- Emergency Consultation Services
- Risk Management Services
- Who We Are
- Our People
- What We Do
- Why We Are Different
- What’s New
- Where We Are
A recent federal court decision, Desch v. Merz North America, Inc. & Ulthera Inc., No. 22-cv-02688 (HG), 2023 WL 2734671 (E.D.N.Y Mar. 31, 2023), highlights an untested area of medical device litigation. Presently, there is a lack of case law on whether the FDA’s heightened de novo review process for certain types of Class II medical devices triggers the same express preemption that applies to Class III devices that receive premarket approval.
Unlike the 510(k) approval process, which centers on a device’s “substantial similarity” to other devices already in the market, the de novo process (passed as part of the 1997 FDA Modernization Act) applies to devices that do not have an equivalence to existing devices in the market. The Desch decision suggests that the de novo process can, but does not automatically, trigger preemption from state law products liability claims involving medical devices.
The Desch court declined to apply express preemption at the motion to dismiss stage where the parties were not able to identify any cases in which a court has addressed the issue of the de novo review process and preemption. The court itself could only identify one case raising this issue, Tuttle v. Dexcom, Inc., No. 20-cv-4744, 2021 WL 8998920, at *5-6 (N.D. Ga. May 20, 2021), in which the court declined to apply express preemption to the defendant’s Class II device because it found that it did not have enough information at the motion to dismiss stage to decide the issue.
In Desch, the federal court considered but declined to find on the record before the court that the de novo classification process preempts state law tort and product liability claims. The court held that based solely on the specific clearance documents issued by the FDA, it was unclear whether preemption applied. The Merz product at issue was a Class II device, and the manufacturer argued that express preemption applied to the plaintiff’s claims because their device received a heightened form of Class II review under the de novo process. The court’s application of preemption hinged on proof of the facts surrounding the clearance and conditions surrounding the device. The Desch court did not find preemption applied based on the facts of the FDA’s de novo review of the device because the “special controls” referenced by the FDA in the review documents “were not ‘specific requirements applicable to the particular device,’ as is required for express preemption to apply. Instead the special controls exhibited a ‘lack of specificity’ and merely ‘reflected important but generic concerns about device regulation generally.'” Desch, at *4 (quoting In re Bard IVC Filters Prod. Liab. Litig., 969 F.3d 1067, 1074 (9th Cir. 2020)).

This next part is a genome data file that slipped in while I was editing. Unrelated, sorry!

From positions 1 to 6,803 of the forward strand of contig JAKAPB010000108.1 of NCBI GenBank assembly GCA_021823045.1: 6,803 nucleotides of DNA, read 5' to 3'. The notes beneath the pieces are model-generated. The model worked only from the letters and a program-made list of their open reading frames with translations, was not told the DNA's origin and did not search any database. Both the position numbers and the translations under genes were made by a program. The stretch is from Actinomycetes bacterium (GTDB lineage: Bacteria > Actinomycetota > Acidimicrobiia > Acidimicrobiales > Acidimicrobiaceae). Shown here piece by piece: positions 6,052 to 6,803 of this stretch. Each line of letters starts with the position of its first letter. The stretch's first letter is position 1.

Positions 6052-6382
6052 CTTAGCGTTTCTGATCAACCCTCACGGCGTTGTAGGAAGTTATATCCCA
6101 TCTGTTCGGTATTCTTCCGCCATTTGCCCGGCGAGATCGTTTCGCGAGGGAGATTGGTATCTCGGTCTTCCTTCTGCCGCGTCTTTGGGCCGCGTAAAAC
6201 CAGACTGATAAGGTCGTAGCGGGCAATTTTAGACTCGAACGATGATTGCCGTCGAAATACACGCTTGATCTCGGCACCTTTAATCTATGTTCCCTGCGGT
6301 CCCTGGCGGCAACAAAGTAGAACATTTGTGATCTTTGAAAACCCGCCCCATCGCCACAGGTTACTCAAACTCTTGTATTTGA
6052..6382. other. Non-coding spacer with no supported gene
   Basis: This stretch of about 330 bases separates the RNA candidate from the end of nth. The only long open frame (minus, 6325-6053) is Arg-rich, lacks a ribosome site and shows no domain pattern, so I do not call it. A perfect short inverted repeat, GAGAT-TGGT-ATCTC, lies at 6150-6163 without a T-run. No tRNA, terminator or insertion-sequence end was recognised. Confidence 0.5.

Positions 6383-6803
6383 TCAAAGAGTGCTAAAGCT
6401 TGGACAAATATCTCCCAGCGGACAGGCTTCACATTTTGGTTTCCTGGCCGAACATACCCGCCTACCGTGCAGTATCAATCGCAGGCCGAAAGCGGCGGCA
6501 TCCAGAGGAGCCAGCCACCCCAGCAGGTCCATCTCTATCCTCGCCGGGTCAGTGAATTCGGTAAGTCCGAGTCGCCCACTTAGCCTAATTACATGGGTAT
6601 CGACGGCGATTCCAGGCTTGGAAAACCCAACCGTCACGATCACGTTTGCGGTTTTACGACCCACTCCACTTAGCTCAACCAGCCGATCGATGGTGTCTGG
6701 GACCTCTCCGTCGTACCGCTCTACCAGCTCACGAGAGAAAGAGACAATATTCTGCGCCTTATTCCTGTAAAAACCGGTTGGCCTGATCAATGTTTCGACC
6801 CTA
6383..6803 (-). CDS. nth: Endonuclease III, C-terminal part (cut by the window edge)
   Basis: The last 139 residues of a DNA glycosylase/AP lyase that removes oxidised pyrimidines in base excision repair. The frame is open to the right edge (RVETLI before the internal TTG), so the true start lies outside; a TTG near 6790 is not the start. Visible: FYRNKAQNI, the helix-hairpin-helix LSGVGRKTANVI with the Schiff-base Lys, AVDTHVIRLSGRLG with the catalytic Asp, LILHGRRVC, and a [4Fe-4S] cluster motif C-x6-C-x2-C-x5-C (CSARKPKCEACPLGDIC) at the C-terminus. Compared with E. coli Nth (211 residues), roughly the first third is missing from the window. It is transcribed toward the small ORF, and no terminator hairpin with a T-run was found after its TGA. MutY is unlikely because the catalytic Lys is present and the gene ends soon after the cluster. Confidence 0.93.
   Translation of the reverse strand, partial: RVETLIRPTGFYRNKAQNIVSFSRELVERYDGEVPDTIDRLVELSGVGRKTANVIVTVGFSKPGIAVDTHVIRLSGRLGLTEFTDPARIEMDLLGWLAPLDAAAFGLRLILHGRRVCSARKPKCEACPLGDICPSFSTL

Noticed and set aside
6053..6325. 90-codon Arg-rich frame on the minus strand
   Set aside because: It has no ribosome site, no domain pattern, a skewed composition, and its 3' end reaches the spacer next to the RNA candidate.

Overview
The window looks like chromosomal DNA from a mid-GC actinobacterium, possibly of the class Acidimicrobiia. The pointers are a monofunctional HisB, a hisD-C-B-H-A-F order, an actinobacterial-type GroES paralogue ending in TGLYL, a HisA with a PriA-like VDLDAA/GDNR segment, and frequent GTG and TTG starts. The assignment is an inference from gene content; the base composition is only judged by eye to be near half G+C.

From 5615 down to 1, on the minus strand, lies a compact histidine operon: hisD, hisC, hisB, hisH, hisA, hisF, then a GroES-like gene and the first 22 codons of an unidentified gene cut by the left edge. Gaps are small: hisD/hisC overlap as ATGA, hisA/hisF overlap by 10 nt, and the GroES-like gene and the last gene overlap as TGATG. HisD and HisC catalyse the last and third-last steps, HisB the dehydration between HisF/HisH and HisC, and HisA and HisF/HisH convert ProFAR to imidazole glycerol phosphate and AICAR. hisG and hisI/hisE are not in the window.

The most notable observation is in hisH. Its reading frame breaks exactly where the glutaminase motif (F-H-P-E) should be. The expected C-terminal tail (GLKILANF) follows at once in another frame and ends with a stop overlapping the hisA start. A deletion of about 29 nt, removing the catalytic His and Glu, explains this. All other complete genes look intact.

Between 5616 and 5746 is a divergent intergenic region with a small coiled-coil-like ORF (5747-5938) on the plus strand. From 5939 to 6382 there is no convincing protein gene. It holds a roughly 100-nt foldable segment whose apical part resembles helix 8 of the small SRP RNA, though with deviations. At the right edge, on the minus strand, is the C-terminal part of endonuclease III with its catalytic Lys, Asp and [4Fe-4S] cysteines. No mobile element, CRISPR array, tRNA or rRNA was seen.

The key principle established in the landmark U.S. Supreme Court case Medtronic, Inc. v. Lohr, 518 U.S. 470 (1996) and modified in Riegel v. Medtronic, Inc., 552 U.S. 312 (2008) is that “the scope of preemption is limited to instances where there are specific FDA requirements applicable to a particular device.” Papike v. Tambrands Inc., 107 F.3d 737, 742 (9th Cir. 1997). The FDA’s guidance on the de novo process states that “this pathway is intended to limit unnecessary expenditure of FDA and industry resources that may occur if devices for which general controls or general and special controls provide a reasonable assurance of safety and effectiveness are subject to a PMA due to a lack of a predicate.” 83 Fed. Reg. 63127-01 (Dec. 7, 2018) (emphasis supplied). There are numerous points in the FDA’s de novo review that establish these de novo devices are evaluated for “safety and effectiveness,” the touchstone of the preemption doctrine.
When faced with a suit involving a Class II device that went through the FDA’s de novo review process, manufacturers will need to demonstrate that the special controls that allowed the device to be cleared under the Class II de novo process provided specific FDA requirements applicable to their particular device. The Desch case not only spotlights a cutting-edge area of medical device litigation, but suggests that as manufacturers seek preemption, they will face a fact-intensive analysis into their device’s specific de novo review process.